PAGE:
I spent many years of my life hating my name because it was at the center of cruel teasing and bullying that I experienced throughout my adolescence. By the time I got to the third grade, “Cindu the Hindu” was a name I heard almost daily from my classmates. It was not an endearing and loving nickname, but one that was meant to insult and degrade. “Cindu the Hindu” could be regularly heard in the hallways, lunchroom and on the playground during my school-age years. The name Cindu was different and in the predominantly White, middle class suburb that I grew up in, different was deficient. Beyond being made fun of for my name, my teachers and other authority figures were constantly trying to anglicize my name to Cindy. Some of them insisted on calling me Cindy, even when corrected.
My parents understood the perils of having a different name. When my Dad was a young immigrant trying to make it in this country in the late 70’s as an insurance salesman, someone encouraged him to change his name from Thomas Nediyakalayil to “Tom Thomas” so that he would have a better chance at succeeding in his career. My mom had her beautiful South Indian name of “Thankamma” shortened to “Tammy” by her boss when she began her nursing career. Apparently, her real name was an inconvenience because it was too long to fit on her name tag and too difficult for people to pronounce. The practice of changing or shortening one’s name is not something specific to Indian immigrants — it happens across ethnic and racial groups in the United States. Whether we change it ourselves or have it changed for us, the process of anglicizing or “Americanizing” names is an attempt to blend or melt into the American landscape. This strategy for blending in has seemed to work over time for some White immigrant groups, such as the Irish and German, but not for immigrants of color like my parents whose skin color and Indian features outwardly mark their difference.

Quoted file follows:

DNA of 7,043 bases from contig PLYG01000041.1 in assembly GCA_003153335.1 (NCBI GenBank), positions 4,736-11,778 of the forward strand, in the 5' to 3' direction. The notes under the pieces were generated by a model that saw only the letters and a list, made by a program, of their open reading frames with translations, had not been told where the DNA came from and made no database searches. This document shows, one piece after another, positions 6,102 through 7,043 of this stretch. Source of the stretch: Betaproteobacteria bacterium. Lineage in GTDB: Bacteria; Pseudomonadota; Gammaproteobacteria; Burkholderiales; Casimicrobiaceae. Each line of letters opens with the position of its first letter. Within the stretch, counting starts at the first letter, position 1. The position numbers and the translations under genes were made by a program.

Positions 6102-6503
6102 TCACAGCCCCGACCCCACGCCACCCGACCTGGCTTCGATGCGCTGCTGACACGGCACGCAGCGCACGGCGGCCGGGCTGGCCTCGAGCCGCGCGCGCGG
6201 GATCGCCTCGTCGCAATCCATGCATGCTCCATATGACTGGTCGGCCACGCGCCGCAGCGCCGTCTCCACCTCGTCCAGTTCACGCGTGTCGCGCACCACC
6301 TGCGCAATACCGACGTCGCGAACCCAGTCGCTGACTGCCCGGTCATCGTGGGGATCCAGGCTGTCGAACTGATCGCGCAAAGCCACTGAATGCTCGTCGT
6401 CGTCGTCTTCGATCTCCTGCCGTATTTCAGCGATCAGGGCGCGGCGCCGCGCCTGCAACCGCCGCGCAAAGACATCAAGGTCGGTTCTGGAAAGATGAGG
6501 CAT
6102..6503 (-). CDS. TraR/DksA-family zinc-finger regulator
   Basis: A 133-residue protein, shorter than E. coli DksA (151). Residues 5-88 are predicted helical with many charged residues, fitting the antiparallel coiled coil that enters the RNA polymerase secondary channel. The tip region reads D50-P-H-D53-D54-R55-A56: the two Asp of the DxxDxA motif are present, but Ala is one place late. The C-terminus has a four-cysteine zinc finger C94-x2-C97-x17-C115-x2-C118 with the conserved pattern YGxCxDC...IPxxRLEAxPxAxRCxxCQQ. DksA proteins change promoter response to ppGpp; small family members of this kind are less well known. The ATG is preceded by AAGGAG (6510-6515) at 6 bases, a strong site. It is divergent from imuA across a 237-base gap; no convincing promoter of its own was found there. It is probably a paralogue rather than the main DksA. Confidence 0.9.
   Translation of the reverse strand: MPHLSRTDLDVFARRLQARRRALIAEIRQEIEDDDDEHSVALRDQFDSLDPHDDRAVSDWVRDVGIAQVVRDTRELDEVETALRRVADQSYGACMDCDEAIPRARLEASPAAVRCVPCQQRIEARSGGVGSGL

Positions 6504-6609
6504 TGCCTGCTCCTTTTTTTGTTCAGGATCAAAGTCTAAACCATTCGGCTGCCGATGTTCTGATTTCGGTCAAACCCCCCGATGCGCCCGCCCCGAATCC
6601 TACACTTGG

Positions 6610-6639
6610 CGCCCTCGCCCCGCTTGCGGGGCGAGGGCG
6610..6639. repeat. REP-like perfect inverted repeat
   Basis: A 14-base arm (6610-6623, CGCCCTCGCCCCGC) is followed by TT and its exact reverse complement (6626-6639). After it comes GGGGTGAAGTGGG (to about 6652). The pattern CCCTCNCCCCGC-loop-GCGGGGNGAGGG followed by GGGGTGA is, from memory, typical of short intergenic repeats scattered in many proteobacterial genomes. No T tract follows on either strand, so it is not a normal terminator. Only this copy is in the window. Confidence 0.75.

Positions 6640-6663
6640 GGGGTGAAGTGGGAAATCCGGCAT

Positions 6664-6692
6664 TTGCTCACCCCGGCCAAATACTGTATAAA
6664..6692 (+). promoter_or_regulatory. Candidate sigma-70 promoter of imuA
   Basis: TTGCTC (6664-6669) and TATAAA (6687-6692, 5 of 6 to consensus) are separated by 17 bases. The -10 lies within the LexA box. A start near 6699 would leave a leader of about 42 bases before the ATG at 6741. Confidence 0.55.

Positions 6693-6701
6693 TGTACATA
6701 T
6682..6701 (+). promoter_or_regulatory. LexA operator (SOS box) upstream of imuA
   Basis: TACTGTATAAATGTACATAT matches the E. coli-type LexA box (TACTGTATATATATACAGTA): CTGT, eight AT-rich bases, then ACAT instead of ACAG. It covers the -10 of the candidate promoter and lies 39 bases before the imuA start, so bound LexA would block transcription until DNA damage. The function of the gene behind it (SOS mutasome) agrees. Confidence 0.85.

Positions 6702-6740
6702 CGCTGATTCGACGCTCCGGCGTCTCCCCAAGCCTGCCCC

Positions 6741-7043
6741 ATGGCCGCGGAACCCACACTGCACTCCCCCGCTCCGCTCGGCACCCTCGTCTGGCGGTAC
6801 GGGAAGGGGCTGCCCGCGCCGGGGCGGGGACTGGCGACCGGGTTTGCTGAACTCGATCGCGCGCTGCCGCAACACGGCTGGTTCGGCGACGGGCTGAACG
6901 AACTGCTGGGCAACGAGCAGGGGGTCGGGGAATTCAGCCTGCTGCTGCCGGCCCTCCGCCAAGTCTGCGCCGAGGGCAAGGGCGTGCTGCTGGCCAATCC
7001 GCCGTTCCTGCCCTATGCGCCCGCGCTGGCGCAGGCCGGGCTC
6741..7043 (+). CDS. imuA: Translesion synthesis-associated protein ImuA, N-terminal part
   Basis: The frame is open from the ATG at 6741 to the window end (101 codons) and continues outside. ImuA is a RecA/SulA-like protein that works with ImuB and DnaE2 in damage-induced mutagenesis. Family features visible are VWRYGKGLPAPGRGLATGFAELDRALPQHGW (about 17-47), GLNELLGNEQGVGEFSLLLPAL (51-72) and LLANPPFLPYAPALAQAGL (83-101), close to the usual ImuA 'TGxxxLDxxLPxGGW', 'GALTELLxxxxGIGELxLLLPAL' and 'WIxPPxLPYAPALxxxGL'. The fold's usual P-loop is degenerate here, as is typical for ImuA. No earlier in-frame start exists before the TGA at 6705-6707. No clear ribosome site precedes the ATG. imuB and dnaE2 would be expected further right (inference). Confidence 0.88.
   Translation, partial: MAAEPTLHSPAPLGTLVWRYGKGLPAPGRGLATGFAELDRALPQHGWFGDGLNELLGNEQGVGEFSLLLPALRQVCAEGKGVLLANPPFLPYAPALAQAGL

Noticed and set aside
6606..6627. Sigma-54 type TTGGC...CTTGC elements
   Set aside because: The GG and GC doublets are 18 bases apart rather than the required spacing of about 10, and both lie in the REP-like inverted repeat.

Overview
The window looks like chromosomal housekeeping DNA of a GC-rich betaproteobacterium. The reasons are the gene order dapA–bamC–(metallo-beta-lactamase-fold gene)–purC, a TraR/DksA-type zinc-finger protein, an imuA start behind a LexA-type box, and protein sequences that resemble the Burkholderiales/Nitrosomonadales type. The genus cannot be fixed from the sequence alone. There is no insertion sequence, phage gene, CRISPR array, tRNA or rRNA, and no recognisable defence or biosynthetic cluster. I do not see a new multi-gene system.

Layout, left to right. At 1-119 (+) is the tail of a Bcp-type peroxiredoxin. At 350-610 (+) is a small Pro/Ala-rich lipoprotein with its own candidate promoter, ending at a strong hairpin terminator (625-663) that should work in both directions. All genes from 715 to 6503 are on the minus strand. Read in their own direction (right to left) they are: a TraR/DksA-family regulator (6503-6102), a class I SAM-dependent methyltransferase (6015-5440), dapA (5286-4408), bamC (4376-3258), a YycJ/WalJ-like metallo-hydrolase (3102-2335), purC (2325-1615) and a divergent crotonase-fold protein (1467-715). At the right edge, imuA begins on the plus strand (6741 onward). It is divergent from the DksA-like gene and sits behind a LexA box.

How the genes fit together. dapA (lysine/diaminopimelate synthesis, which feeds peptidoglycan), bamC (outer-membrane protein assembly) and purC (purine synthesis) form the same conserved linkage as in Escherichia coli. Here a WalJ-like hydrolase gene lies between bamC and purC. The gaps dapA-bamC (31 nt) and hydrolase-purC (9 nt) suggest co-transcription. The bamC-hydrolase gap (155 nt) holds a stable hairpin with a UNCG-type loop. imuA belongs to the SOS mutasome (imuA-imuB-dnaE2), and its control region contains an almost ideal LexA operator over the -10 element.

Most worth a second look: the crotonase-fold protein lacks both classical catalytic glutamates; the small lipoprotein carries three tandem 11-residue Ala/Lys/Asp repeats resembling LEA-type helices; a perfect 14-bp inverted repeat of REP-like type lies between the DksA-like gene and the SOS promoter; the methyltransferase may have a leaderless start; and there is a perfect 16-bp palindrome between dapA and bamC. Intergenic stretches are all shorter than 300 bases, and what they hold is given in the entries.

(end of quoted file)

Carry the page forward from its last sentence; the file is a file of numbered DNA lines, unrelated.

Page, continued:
One of my earliest memories is of my Dad visiting my kindergarten classroom with a box of M &M’s that he brought over from his convenient store to distribute to my class. The reason behind his visit had little to do with passing out candy but instead was about my name. He made this specific visit to correct my teachers and my classmates and inform them that my name was Cindu and not Cindy. There have been many times throughout my life that I wished my Dad hadn’t made that visit because just maybe I would have been known as Cindy in school and could have avoided the years of racist bullying that resulted in the feelings of shame I had for my own name and heritage. I internalized the negative messages I received from my peers and society about my Indian-ness due to the racist experiences I faced at a young age and unfortunately grew up feeling ashamed of who I was.